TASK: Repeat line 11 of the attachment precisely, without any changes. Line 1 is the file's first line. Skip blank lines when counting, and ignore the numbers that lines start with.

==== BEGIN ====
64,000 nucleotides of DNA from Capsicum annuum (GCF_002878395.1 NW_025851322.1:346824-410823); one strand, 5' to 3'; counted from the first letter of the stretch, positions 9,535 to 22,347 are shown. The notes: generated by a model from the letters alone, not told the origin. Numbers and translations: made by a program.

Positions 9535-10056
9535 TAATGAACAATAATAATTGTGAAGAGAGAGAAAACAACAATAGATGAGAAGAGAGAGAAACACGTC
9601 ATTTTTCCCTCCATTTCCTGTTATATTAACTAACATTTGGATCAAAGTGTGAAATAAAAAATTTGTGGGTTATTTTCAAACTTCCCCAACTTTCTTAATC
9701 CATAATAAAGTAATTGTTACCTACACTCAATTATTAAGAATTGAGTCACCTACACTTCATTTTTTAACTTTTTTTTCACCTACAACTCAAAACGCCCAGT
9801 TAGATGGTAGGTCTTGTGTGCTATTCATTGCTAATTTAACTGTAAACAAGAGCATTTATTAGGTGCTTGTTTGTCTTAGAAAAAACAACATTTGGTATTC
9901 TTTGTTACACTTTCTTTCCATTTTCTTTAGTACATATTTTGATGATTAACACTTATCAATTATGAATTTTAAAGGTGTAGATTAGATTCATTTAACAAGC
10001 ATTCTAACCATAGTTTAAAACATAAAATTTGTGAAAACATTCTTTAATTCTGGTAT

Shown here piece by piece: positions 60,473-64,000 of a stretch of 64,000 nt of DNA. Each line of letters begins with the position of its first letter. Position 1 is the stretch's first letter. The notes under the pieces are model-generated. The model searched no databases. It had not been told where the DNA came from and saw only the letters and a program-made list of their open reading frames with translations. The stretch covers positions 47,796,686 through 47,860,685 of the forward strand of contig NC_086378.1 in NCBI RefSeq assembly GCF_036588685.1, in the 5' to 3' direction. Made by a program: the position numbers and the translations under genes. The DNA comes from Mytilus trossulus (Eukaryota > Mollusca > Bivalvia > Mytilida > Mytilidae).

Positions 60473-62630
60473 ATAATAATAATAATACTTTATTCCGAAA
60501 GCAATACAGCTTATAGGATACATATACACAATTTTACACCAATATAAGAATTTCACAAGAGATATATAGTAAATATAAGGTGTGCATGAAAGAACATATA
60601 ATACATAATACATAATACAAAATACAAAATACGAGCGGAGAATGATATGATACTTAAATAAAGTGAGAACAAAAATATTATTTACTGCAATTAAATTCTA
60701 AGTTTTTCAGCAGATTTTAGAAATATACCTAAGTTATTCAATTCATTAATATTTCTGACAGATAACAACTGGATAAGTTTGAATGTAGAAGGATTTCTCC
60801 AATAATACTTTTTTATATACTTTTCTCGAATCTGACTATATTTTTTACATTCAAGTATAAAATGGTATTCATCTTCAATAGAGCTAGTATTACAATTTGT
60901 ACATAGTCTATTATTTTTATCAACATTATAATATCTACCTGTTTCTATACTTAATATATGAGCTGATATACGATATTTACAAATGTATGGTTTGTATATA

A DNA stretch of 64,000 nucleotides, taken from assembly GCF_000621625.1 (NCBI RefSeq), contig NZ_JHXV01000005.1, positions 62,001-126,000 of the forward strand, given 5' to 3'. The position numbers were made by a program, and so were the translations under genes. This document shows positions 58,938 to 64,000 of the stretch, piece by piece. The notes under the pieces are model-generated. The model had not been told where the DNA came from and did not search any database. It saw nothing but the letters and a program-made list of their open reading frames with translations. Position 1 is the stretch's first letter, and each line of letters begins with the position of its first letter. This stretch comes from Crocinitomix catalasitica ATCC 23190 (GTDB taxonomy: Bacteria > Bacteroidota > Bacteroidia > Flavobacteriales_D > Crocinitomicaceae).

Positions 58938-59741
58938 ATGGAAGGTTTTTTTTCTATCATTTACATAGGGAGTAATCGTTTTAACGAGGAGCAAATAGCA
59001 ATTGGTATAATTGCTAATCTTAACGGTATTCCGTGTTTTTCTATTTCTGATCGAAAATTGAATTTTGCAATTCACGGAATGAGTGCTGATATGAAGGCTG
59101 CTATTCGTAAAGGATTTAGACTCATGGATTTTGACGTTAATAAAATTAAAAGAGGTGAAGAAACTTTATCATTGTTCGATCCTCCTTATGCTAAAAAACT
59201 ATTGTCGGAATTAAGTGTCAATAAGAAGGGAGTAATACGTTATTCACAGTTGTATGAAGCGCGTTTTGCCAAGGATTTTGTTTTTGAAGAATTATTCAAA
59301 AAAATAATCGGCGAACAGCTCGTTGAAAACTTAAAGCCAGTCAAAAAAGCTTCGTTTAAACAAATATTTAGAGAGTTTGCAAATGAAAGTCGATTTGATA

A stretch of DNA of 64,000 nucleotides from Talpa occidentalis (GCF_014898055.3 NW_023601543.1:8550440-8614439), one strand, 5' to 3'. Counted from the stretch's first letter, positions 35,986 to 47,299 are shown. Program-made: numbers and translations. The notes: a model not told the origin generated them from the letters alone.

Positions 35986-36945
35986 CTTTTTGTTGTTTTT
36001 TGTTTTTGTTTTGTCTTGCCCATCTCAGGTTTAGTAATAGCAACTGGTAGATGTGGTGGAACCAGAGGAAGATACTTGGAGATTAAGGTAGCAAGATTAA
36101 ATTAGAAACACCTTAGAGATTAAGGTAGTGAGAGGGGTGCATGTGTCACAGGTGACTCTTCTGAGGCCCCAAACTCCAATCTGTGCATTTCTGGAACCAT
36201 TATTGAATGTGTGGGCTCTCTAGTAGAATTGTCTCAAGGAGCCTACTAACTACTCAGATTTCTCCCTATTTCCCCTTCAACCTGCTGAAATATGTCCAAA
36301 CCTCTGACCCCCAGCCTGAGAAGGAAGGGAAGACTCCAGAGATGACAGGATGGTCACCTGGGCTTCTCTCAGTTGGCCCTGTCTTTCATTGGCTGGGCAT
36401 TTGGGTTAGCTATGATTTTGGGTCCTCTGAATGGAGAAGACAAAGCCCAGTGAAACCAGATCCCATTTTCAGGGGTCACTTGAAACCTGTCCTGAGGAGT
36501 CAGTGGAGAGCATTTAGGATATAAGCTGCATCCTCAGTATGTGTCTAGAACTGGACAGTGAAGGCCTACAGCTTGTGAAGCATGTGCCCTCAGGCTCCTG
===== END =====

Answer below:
60473 ATAATAATAATAATACTTTATTCCGAAA